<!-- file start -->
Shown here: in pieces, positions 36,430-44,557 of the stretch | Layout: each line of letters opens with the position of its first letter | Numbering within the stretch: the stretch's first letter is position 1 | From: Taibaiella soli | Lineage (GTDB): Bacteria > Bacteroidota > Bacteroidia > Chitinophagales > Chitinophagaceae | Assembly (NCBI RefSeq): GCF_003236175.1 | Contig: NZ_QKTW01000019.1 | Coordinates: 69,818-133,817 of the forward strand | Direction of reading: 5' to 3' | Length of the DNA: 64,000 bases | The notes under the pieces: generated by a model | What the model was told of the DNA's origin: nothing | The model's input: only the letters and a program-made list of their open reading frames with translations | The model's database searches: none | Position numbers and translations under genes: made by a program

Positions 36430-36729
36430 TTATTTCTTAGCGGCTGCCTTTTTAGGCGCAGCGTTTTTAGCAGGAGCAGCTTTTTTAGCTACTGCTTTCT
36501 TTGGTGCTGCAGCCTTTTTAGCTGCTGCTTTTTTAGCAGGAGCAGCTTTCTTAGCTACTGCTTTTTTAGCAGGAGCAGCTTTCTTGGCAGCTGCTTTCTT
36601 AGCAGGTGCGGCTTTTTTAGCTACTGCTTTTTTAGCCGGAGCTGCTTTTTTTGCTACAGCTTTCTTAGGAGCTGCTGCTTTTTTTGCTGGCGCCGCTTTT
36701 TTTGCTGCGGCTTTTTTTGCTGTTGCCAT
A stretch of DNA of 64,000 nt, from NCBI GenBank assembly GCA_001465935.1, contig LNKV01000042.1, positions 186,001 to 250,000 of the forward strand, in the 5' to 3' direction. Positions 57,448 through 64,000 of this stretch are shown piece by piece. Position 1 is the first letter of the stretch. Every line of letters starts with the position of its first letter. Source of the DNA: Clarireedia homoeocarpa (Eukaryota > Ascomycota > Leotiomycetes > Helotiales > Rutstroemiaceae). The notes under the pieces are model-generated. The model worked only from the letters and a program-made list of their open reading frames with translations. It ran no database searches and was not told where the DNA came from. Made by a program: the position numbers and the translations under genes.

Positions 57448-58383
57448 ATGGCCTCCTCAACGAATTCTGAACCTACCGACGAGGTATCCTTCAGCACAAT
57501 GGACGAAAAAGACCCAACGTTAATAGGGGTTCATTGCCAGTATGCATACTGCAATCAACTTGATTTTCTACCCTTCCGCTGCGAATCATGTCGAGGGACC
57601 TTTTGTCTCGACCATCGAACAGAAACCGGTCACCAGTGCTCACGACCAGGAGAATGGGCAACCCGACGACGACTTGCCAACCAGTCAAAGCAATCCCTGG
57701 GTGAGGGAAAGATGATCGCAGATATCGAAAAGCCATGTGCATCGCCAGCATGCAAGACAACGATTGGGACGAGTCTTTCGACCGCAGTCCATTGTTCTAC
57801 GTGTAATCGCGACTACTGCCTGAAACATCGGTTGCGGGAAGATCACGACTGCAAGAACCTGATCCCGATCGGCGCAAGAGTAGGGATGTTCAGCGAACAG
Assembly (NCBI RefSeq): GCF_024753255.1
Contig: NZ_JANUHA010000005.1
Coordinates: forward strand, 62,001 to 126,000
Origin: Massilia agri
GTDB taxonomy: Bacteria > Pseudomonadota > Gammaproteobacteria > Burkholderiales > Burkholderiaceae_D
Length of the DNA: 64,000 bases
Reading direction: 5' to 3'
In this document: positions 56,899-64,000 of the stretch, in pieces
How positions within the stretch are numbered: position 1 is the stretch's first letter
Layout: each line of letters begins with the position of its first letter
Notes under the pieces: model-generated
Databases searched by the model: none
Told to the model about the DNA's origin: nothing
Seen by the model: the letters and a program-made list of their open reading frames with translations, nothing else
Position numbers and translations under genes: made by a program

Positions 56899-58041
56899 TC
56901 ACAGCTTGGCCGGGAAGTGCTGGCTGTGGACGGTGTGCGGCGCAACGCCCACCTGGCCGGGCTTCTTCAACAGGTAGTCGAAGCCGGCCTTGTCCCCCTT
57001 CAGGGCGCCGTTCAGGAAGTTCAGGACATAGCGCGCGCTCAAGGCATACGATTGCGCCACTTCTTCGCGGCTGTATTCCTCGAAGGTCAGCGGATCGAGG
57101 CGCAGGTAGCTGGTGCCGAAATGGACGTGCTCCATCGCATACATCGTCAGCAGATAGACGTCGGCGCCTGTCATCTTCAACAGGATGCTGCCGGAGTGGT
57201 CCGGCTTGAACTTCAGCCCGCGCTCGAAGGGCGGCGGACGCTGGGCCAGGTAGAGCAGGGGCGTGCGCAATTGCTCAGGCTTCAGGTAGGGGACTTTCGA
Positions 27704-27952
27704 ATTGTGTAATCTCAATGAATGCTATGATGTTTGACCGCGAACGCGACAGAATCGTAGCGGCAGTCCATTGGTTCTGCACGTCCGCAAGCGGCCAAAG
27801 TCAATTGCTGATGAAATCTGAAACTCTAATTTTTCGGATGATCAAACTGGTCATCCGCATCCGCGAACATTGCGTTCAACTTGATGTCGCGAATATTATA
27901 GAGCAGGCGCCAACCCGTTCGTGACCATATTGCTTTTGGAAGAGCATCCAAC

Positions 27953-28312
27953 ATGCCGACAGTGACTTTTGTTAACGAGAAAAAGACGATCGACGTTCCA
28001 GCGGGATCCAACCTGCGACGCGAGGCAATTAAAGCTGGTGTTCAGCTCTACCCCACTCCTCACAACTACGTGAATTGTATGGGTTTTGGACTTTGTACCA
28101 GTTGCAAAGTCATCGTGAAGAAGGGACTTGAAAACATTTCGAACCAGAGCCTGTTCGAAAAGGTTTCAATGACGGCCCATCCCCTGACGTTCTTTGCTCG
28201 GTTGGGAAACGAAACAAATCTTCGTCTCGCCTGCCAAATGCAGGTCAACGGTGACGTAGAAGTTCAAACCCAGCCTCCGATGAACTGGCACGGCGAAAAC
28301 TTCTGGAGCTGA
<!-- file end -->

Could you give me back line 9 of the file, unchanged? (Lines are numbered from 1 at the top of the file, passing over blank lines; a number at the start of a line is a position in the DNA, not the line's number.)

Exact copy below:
57448 ATGGCCTCCTCAACGAATTCTGAACCTACCGACGAGGTATCCTTCAGCACAAT